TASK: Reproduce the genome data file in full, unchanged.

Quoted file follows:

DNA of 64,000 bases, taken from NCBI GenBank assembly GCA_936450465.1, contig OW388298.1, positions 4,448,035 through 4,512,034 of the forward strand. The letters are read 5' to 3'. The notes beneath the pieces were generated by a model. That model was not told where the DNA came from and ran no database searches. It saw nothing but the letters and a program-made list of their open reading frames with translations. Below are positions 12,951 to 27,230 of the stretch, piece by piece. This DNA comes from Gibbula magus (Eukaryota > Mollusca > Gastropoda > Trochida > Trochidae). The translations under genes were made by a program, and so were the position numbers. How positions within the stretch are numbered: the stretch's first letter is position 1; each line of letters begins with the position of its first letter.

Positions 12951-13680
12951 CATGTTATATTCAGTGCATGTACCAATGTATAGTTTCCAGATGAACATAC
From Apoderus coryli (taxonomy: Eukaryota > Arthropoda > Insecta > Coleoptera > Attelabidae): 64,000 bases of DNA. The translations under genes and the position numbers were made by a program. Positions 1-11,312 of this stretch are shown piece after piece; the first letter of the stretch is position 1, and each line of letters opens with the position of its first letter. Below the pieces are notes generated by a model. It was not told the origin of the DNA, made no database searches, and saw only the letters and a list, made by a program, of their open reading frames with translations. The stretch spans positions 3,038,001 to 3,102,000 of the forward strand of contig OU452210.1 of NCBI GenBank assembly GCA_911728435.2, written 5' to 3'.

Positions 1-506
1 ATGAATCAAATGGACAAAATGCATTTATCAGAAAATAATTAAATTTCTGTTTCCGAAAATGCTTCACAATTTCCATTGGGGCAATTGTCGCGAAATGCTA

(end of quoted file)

DNA of 64,000 bases, taken from NCBI GenBank assembly GCA_936450465.1, contig OW388298.1, positions 4,448,035 through 4,512,034 of the forward strand. The letters are read 5' to 3'. The notes beneath the pieces were generated by a model. That model was not told where the DNA came from and ran no database searches. It saw nothing but the letters and a program-made list of their open reading frames with translations. Below are positions 12,951 to 27,230 of the stretch, piece by piece. This DNA comes from Gibbula magus (Eukaryota > Mollusca > Gastropoda > Trochida > Trochidae). The translations under genes were made by a program, and so were the position numbers. How positions within the stretch are numbered: the stretch's first letter is position 1; each line of letters begins with the position of its first letter.

Positions 12951-13680
12951 CATGTTATATTCAGTGCATGTACCAATGTATAGTTTCCAGATGAACATAC
From Apoderus coryli (taxonomy: Eukaryota > Arthropoda > Insecta > Coleoptera > Attelabidae): 64,000 bases of DNA. The translations under genes and the position numbers were made by a program. Positions 1-11,312 of this stretch are shown piece after piece; the first letter of the stretch is position 1, and each line of letters opens with the position of its first letter. Below the pieces are notes generated by a model. It was not told the origin of the DNA, made no database searches, and saw only the letters and a list, made by a program, of their open reading frames with translations. The stretch spans positions 3,038,001 to 3,102,000 of the forward strand of contig OU452210.1 of NCBI GenBank assembly GCA_911728435.2, written 5' to 3'.

Positions 1-506
1 ATGAATCAAATGGACAAAATGCATTTATCAGAAAATAATTAAATTTCTGTTTCCGAAAATGCTTCACAATTTCCATTGGGGCAATTGTCGCGAAATGCTA